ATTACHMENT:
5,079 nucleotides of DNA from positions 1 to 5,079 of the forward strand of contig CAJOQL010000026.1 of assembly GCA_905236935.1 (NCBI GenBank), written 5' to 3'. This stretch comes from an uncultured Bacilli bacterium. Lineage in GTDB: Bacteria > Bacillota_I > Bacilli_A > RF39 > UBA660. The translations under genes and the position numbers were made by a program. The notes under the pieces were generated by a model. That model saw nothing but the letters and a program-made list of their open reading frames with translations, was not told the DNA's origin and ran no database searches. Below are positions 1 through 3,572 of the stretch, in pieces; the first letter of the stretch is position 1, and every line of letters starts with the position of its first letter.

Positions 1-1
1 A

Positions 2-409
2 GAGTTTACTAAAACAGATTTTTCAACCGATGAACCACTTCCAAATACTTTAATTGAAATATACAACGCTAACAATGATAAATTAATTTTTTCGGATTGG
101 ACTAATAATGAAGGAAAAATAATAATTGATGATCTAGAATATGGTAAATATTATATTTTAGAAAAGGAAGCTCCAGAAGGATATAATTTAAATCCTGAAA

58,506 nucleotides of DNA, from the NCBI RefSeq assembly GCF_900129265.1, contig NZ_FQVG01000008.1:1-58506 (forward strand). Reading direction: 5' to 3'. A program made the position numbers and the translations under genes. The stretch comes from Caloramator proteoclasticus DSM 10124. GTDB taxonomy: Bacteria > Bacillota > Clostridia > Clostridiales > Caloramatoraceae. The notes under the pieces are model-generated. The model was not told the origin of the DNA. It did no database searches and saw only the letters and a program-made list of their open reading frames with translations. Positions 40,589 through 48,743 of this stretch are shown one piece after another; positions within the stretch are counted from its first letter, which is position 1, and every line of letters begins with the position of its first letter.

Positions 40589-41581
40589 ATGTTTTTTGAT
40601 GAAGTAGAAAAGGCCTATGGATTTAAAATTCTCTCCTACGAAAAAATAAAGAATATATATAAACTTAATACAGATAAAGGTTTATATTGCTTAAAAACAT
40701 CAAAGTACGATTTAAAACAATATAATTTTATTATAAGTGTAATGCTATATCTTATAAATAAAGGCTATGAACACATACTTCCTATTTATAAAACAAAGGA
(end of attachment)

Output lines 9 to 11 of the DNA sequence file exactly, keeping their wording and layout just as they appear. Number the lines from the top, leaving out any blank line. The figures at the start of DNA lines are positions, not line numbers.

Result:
40589 ATGTTTTTTGAT
40601 GAAGTAGAAAAGGCCTATGGATTTAAAATTCTCTCCTACGAAAAAATAAAGAATATATATAAACTTAATACAGATAAAGGTTTATATTGCTTAAAAACAT
40701 CAAAGTACGATTTAAAACAATATAATTTTATTATAAGTGTAATGCTATATCTTATAAATAAAGGCTATGAACACATACTTCCTATTTATAAAACAAAGGA